It Takes a Village
There is an African proverb that says ‘it takes a village to raise a child,’ implying that an entire community of people is required to provide and interact positively with children for those children to grow in a safe and healthy environment.
I believe we can extend this statement to ‘it takes a village to raise a person.’ Whether it be raising them up from their lowest times, or elevating them to an even higher status, a positive community influence on an individual is important for their continued development. As health has now extended into ensuring we have a healthy social life, it becomes even more important that we are aware of how individual actions affect the collective, but also how the collective affects us.
First off, let us examine the impact we have on the collective. What you do in daily life can have a small, but very real impact on another individual. From making a coffee that supports the train driver, or simply flashing a kind smile to a stranger, your actions can lead to very real influence on those around you. In an extreme example, the power of one individual (or a group of powerful individuals) can exert influence over the entire world. For example, although Steve Jobs wasn’t the inventor of the iPhone (he had a team full of talented engineers), he was the person who spearheaded its’ creation.
How does one man spearhead a device that is now being used by almost every third or fourth person in the entire world? Not only that, but the birth of the iPhone also created the ‘tablet’, which has now come to replace computers in many tasks.
This is an extreme example of how one man’s influence benefitted the collective. Now suppose we take the opposite. How can we view the collective as having an impact on you?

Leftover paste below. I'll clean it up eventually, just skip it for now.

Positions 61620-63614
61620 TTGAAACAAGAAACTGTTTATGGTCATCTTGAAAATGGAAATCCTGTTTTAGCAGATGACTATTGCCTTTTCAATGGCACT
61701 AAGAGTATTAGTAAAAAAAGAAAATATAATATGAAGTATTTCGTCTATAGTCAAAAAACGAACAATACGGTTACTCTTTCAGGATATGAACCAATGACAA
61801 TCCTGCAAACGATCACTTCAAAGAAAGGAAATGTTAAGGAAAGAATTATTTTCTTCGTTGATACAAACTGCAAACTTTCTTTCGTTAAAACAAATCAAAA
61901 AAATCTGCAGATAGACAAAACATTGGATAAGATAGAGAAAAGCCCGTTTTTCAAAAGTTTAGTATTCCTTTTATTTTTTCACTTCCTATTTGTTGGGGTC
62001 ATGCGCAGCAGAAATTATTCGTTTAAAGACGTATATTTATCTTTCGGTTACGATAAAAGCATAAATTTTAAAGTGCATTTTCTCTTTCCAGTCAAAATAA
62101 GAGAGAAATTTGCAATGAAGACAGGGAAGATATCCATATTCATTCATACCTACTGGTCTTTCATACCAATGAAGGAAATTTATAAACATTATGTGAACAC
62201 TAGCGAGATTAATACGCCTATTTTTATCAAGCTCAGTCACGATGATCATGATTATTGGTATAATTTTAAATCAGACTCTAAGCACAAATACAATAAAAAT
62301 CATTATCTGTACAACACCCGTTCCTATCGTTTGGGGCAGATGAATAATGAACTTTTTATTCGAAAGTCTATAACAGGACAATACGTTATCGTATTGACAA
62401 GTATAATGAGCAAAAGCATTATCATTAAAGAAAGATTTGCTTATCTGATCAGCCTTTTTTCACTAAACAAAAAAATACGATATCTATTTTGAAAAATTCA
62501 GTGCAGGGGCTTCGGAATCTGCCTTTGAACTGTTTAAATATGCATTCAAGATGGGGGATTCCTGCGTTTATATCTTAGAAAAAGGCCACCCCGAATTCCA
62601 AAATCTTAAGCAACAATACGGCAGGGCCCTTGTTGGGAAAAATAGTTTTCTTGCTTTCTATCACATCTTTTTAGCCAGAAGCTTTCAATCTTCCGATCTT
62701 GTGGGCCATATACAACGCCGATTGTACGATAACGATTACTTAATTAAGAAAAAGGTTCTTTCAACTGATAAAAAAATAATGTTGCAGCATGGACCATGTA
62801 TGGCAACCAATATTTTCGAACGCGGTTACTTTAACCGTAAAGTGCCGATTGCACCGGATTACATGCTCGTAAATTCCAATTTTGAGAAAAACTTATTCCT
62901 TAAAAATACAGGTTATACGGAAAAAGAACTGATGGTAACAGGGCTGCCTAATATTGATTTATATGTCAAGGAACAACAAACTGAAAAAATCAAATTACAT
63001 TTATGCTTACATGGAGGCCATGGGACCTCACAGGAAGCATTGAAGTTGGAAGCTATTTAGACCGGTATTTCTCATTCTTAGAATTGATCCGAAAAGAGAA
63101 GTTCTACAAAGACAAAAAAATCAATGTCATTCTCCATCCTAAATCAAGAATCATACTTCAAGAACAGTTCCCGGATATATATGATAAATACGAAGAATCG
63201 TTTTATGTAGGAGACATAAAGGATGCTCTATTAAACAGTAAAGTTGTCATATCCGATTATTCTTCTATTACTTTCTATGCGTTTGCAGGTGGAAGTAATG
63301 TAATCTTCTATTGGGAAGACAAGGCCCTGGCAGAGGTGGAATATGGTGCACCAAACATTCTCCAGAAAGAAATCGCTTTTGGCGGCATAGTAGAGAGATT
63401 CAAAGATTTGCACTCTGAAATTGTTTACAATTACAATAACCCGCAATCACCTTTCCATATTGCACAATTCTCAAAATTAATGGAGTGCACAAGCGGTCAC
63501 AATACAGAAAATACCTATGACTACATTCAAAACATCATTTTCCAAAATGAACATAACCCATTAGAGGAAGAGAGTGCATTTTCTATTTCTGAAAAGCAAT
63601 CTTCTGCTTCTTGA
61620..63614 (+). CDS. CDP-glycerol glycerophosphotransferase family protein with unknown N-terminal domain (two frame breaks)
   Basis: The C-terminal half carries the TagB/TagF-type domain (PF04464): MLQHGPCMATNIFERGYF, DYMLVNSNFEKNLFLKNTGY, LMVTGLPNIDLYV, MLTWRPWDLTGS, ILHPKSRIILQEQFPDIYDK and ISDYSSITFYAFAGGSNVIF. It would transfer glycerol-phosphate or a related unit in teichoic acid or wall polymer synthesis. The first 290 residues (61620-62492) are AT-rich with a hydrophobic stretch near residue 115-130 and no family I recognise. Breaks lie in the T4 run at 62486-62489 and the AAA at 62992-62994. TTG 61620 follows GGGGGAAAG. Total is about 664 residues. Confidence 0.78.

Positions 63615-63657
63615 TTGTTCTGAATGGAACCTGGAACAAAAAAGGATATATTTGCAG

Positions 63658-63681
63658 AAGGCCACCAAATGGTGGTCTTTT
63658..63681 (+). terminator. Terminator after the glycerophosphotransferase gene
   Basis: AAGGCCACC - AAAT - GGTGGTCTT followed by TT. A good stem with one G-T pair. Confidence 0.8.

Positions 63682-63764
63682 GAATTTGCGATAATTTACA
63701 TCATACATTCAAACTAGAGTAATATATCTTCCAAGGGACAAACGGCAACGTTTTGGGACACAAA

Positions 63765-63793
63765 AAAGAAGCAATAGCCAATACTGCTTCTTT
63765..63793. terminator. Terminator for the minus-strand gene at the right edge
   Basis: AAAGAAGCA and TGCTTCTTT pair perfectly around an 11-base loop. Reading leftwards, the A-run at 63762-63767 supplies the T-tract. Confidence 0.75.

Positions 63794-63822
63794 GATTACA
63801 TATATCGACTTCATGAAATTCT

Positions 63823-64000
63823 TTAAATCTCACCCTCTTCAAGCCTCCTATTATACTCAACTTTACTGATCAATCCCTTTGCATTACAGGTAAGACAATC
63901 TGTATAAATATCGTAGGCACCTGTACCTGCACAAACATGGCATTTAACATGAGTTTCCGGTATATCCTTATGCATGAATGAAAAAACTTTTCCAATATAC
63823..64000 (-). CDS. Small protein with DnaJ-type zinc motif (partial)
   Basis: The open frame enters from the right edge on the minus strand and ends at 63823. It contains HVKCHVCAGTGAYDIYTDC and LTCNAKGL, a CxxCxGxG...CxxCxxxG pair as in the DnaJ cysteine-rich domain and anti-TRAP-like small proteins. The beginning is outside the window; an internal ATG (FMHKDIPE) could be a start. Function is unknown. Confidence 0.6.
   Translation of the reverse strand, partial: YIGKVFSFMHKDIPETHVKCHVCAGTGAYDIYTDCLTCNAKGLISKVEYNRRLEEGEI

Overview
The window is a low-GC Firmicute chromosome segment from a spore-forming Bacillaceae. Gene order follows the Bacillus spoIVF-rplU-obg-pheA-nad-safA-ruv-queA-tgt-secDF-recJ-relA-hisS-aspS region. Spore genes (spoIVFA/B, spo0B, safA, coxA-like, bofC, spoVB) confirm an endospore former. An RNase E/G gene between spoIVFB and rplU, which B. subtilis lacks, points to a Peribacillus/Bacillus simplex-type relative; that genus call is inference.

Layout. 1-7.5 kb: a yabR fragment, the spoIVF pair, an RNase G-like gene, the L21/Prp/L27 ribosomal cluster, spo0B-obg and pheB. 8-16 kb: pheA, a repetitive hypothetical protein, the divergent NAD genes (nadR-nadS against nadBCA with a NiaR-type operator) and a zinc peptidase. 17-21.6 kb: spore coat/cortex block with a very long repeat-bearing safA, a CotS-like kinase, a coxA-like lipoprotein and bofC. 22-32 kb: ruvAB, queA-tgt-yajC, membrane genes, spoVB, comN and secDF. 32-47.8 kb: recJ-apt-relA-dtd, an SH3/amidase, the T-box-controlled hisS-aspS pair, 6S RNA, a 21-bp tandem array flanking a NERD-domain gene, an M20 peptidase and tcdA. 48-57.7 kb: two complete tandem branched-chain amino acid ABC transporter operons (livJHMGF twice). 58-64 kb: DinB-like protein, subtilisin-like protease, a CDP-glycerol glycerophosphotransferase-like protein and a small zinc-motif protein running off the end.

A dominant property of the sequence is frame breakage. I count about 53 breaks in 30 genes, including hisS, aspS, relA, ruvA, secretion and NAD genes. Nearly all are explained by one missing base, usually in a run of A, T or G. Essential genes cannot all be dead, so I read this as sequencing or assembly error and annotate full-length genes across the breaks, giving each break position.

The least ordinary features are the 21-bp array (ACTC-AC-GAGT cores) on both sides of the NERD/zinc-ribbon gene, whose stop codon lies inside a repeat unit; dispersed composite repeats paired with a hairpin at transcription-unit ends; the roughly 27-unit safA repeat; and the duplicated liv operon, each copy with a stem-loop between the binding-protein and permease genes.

An easy example we could use is your immediate family. Think about the culture within your household, culture that is perpetuated by your parents, as well as your grandparents. Cultural values, which shaped their upbringing, have now passed onto you. Whether you are conscious of it or not, it will influence the way you behave and think. For example, there is a long tradition of ‘respecting your elders’ in Chinese culture, which plays out as slight bows of the head, as well as making sure they are first to eat at the dinner table.
If we were to extend this further, how a collective views certain invisible ‘rules’ in society have a strong effect on how an individual can act. For example in Japan, eating in public is not illegal, however it is socially frowned upon. If you were to eat in public, there would be plenty of disapproving stares from the public. Similarly, if the collective is risk-averse in thinking, then you might be influenced to think the same. This would be great if you’re not a particularly aspirational person, however it would be quite frustrating if you were.
By being aware of the village’s impact on us, as well as our impact on the village, we are able to assess whether we are making a positive contribution to our village. If we are not, perhaps it is time we do. Furthermore, is the village making a positive contribution to us? Namely, is the village supporting me or is it holding me back? These are tough questions of course, but just as social groups can be detrimental, so too can the immediate village.
Ultimately it all starts with you – you are the village and the village is in you.